The principles of natural justice, particularly the right of all parties to be heard, have been much debated in the courts. Recently, the question of whether a breach of this right will automatically vitiate the results of an enquiry came before the Supreme Court in State of Uttar Pradesh v Sudhir Kumar Singh & Ors. The Uttar Pradesh State Warehousing Corporation (corporation) issued a tender in January 2018 for the handling and transportation of food grains and fertilizers.
That tender was cancelled for administrative reasons and reissued. The second tender was then withdrawn on the basis that the minimum rates prescribed were impractical, that is too low. Finally, a third tender was issued, which, unlike the previous tenders, was open only to registered contractors. A two-year contract up to July 2020 was awarded to the first respondent (SKS).
The prices in the contract were significantly higher than the minimum rates prescribed by, and bids made under, the two cancelled tenders. Complaints of financial irregularities were made in respect of the third tender exercise. Following investigations, which were not made known to SKS, and reports, which also were not disclosed, the principal secretary of the state of Uttar Pradesh instructed the corporation to cancel the contract although SKS had been duly performing its obligations under the contract. After the cancellation of the contract in July 2019, SKS was prohibited from submitting bids to the corporation for three years.
SKS successfully challenged the cancellation of the contract in the Allahabad High Court on the grounds that the enquiries were conducted behind its back. The appellant appealed to the Supreme Court on the grounds that challenges to the contractual obligations of a state or its agencies could not be brought in the high court. Separately, the appellant argued that a mere breach of natural justice did not vitiate the enquiries into the award of the contract.
The court held that, a challenge in the high court would lie where an element of public law was involved even in matters of contract; and, if an arbitrary action of the state violated natural justice, it would fall under the provisions of article 14 of the constitution thus involving a public law element. Given that the enquiries had not been disclosed, the court held that the high court correctly exercised its jurisdiction in the dispute over the cancellation of the contract.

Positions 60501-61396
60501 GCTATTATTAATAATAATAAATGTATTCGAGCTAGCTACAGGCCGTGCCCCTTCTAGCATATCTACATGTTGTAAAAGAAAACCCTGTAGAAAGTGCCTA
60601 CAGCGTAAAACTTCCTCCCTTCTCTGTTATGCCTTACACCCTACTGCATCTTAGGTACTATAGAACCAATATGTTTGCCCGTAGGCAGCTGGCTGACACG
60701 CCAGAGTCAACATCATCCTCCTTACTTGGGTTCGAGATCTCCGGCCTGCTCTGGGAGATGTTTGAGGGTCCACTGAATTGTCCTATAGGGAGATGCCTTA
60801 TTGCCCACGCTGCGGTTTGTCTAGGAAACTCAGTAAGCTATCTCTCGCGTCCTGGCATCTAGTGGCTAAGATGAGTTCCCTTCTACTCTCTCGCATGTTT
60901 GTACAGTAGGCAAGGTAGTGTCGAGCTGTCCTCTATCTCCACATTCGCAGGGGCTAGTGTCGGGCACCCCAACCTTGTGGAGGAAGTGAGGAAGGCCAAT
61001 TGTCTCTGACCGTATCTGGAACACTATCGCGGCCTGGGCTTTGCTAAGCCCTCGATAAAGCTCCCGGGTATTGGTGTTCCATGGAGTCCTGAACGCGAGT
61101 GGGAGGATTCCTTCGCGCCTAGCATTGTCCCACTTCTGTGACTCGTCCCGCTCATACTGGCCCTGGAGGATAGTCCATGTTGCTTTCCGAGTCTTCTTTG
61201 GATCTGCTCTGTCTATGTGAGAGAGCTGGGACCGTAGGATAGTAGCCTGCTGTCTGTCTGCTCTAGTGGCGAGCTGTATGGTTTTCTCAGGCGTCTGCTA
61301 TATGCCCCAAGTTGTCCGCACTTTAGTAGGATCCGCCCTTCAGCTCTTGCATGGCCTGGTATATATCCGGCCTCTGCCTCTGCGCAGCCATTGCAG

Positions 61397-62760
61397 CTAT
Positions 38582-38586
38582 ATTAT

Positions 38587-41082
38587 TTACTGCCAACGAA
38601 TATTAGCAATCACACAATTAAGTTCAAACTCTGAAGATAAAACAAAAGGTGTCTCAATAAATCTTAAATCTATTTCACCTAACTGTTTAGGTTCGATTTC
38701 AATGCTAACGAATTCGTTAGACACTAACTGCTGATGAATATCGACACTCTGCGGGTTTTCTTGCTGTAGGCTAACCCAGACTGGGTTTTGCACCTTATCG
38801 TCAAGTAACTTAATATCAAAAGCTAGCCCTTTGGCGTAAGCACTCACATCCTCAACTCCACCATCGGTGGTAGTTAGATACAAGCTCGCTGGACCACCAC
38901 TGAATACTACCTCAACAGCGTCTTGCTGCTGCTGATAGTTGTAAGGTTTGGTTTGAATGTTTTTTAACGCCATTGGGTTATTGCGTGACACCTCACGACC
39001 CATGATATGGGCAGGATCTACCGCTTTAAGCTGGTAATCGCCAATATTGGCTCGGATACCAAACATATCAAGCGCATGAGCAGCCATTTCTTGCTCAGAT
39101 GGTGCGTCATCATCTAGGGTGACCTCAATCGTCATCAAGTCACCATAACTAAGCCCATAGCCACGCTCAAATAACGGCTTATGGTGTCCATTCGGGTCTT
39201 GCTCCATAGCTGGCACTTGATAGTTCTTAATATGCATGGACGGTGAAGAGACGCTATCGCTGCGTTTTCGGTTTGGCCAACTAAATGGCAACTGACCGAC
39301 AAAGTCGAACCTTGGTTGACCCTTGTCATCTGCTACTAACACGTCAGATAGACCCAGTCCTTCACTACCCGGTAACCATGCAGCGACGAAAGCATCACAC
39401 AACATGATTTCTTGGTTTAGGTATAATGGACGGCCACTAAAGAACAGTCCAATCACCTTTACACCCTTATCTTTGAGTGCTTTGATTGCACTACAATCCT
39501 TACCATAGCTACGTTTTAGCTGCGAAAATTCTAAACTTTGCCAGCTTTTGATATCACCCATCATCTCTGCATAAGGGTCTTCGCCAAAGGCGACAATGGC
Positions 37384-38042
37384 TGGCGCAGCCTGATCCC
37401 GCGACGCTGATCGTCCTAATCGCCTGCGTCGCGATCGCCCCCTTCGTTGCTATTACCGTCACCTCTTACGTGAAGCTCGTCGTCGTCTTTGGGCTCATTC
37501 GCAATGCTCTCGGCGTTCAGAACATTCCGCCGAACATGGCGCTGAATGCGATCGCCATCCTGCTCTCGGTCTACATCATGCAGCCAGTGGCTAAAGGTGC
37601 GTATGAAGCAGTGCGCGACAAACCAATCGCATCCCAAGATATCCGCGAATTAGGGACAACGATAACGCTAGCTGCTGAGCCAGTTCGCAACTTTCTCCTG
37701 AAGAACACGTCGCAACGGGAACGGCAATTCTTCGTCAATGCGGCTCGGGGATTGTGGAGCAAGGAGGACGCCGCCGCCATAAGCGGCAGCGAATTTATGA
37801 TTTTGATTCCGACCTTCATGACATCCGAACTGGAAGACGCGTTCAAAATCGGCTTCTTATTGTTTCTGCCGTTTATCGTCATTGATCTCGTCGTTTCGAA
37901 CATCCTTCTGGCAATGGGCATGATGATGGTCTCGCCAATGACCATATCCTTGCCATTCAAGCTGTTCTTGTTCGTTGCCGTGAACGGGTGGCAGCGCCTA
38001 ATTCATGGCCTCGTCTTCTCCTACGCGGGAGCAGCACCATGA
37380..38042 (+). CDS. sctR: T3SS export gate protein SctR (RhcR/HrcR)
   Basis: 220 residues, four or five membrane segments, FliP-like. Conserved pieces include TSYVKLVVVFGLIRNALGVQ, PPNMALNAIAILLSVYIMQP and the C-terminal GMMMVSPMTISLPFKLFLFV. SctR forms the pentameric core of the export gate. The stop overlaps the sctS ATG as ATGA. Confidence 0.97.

At one time, the mere breach of the principle that all parties should be heard would automatically render void an order or enquiry. However, jurisprudence in this area has evolved and now the validity of an order or enquiry is to be determined by the touchstone of prejudice (Dharampal Satyapal Ltd). Whether or not prejudice has been caused is to be determined by the courts and not by the authority making the order or undertaking the enquiry.
There is no straitjacket formula to determine the existence or extent of prejudice, and each case must be decided on its own facts and circumstances (PD Agrawal). That said, prejudice will not be found where the parties are in agreement on the facts (KL Tripathi). Where the prejudice caused by the failure to afford a party the right to be heard is not self-evident, the party alleging such prejudice must prove its existence (State Bank of Patiala).
In the present case, no wrongdoing by SKS had been alleged in either the enquiries or in the reports. SKS was in a position to justify the higher prices in its tender bid and in the contract had it been given an opportunity to be heard. As a result of the exclusionary enquiries and consequent cancellation of the contract, not only had SKS lost revenue, it had also been blacklisted from participating in tenders for a period of three years. The Supreme Court held that the actions of the appellant and of the corporation had caused prejudice to SKS and partially upheld the order of the high court.
Though the court upheld the right of SKS to be heard, those who enter into contracts with the state or its agencies should include a clear dispute resolution clause and restrict the instances in which the contract may be cancelled unilaterally. Principles of natural justice, while available from the courts, are stronger as terms in contracts.
Karthik Somasundram and Sneha Jaisingh are partners at Bharucha & Partners
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